High-Flyers
September 12, 2022

5 Things that our best High-Flyers do differently

5 Things that our best High-Flyers do differently

Beyond attitude and ambition, there is an important baseline to every High-Flyer’s success that comes with the understanding of the difference between a client and an employer. When you start a task here on Minite, you’ll notice we always call your company contact person a client instead of an employer, and that’s because we want to emphasize the differences that exist between freelancing and a traditional job, or internship. As a student freelancer, you’ve been put on a project to save a company time and add value through your ability to perform tasks which other team members lack the skill of doing. Accordingly, your impact is immense, and you’re going to be taking far more initiative and responsibility than at any other stable job. That’s part of the challenge, but it’s also an immense source of excitement and valuable experience!

You’ve certainly already heard of some High-Flyer success stories here at Minite, and now that you’ve landed a task, you might be wondering what the magic touch is to maximizing your High-Flyer experience. Don’t worry, we’ll let you in on the secret-- beyond attitude and ambition, here are the five things our top High-Flyers do differently that you can start implementing now, too, and fly even higher than before.

1. Be persistent.

Just like we’ve mentioned, as a High-Flyer, you won’t be an intern-- instead of constant guidance, you’ll be courageously equipped with lots of independence. Your goals are less defined by your client than they are by yourself. Accordingly, you need to know how to push back when there isn’t any communication coming from your client. In order to work successfully as a High-Flyer, it is impossible to be passive. Your work is in your hands, and if something isn’t clear or there is a problem, you don’t give up-- you have the persistence to find a solution that proposes an alternative post and is more efficient for everyone. And should you ever be given unrealistic expectations, you persist in finding the higher ground above submission or anger: look for the “why” behind the what-- finding purpose and clarity in all of your work and tasks will fuel your planning, too.

2. Align with your client’s expectations.

Freelancing can sometimes leave you very detached from your company’s inner works and plans, and this especially when it comes to startups. Where structure is loose, communication is especially important, and it’s always better to clarify ahead of time. When you have meetings with your client to go over your work and what’s up next, do your research and make sure you’re prepared for your meeting so that you can make the most efficient use possible of your time.

3. Take ownership.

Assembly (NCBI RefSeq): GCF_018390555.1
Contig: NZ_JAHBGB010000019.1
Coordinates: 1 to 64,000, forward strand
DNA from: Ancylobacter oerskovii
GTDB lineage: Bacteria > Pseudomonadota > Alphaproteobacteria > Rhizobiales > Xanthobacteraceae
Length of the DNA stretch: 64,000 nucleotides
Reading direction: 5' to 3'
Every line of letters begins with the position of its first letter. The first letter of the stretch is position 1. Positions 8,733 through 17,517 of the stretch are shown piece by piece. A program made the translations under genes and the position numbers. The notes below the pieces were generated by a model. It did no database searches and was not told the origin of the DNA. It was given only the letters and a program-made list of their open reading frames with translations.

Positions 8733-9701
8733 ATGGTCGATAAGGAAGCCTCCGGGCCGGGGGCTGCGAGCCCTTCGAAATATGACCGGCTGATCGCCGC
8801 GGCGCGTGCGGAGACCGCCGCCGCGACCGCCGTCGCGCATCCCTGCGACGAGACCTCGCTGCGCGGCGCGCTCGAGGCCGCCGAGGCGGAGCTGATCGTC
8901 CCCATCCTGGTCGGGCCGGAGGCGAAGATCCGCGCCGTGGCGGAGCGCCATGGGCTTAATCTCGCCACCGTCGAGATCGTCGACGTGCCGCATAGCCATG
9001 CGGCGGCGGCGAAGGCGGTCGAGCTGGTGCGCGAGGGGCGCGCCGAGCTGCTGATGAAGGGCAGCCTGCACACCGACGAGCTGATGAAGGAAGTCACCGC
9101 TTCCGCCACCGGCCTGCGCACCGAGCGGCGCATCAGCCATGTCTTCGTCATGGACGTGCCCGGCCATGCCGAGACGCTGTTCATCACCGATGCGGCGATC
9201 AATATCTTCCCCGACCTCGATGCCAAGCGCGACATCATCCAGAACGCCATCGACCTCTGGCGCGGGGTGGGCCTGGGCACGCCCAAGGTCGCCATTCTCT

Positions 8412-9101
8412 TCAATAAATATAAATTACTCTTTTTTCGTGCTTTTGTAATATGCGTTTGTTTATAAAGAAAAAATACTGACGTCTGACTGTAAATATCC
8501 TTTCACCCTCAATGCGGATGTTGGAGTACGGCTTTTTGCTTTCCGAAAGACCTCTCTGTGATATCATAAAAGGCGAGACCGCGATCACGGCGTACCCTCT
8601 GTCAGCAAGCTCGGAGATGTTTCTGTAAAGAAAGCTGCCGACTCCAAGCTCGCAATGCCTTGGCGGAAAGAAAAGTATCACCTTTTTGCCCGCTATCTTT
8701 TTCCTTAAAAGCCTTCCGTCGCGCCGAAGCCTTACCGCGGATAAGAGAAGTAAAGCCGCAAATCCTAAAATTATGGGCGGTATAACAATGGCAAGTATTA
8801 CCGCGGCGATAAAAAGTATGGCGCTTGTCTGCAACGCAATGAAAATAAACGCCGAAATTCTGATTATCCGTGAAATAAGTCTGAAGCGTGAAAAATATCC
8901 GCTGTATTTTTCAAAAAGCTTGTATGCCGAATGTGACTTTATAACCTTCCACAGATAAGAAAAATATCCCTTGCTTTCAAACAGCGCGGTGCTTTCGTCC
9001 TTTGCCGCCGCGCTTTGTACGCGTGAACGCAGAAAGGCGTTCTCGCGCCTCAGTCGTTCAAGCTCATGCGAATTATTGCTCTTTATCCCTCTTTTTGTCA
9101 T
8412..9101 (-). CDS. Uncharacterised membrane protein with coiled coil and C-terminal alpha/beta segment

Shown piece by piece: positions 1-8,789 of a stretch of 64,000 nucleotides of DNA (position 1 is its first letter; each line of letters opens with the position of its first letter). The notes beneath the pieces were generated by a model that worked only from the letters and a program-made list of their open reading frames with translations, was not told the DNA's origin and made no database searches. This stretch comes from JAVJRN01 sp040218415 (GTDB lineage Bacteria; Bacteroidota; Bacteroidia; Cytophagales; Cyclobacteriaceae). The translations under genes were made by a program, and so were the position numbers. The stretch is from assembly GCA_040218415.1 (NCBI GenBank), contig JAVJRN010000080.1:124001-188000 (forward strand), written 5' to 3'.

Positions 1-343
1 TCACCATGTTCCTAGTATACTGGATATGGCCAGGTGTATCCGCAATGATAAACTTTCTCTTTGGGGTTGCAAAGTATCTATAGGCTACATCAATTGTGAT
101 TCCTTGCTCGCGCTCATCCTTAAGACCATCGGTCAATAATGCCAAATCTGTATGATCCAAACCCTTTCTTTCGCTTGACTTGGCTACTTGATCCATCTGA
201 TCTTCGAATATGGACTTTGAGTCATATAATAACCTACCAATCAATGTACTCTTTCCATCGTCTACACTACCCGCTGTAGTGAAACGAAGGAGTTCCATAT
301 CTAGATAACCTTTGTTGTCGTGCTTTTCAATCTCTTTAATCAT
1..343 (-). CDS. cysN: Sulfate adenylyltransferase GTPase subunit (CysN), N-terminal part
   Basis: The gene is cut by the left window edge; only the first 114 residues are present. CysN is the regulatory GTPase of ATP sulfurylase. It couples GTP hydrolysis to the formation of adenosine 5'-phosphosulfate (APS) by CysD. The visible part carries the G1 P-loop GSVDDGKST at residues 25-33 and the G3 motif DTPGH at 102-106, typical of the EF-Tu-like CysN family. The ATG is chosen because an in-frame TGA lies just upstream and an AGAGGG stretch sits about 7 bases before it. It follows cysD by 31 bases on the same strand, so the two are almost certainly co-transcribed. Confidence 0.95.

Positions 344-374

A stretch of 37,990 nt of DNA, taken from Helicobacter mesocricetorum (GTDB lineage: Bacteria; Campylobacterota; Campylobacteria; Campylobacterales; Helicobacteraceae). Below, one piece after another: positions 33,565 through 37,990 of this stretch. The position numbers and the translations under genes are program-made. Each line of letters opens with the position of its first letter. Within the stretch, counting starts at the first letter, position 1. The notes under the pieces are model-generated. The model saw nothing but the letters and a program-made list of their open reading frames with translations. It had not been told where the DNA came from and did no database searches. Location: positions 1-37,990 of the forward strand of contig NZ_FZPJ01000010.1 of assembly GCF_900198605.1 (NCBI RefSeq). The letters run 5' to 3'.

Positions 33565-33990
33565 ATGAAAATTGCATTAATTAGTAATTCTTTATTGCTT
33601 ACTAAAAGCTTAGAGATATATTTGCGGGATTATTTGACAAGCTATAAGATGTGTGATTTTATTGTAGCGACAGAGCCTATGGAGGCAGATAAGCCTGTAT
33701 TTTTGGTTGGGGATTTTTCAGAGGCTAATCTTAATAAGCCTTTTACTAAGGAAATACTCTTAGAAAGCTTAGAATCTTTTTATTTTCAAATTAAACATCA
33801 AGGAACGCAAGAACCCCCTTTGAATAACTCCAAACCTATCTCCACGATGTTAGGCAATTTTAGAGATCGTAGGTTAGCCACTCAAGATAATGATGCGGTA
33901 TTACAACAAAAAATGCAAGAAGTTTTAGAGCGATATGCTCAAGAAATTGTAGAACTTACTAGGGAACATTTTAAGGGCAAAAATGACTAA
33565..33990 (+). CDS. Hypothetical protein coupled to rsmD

Your task, your ownership! There are many exciting things that come with a successfully run project, but you’ve got to help your client out. Schedule meetings regularly and define your own goals to avoid feeling lost. Keep track of your personal progress and work completed by logging your hours-- you can implement a reminder via your calendar or phone to always, at the end of your work, record what you did and for how long. Otherwise, chaos erupts rather quickly… and neither you nor your client will be on the same page about your progress and performance.

The name of the High-Flyer game is proactivity and autonomy… a good High-Flyer creates work for themselves.

4. Plan ahead.

Alright, you’ve scored a task. Have you planned your work for the week? Do you know what you’ll be doing next week, and beyond that? With a loose company structure, it’s critical to at least have implemented a structure for yourself personally. Our best High-Flyers plan their work days and what they’ll be doing up to three weeks in advance so that they’ll never be low on work when their client is too busy and forgets to assign them any new tasks.

5. Take initiative.

Have some extra hours left in the week? Use them to make suggestions and come up with new action plans! The name of the High-Flyer game is proactivity and autonomy… a good High-Flyer creates work for themselves. You don’t need to be provided with ideas, you bring them. You don’t need an extra push to start working, you push yourself. You don’t rely on an external solution, you strategize and speed up the process on your own. Taking initiative is of utmost importance in a start-up environment: your client needs new ways to grow and is looking to you to innovate and integrate a new path towards the end goal… or perhaps, even inspiring a better, bigger end-goal.

So with all that being said, why not seize the initiative yourself and sign up today to join the High-Flyer yellow and differentiate yourself from the competition!

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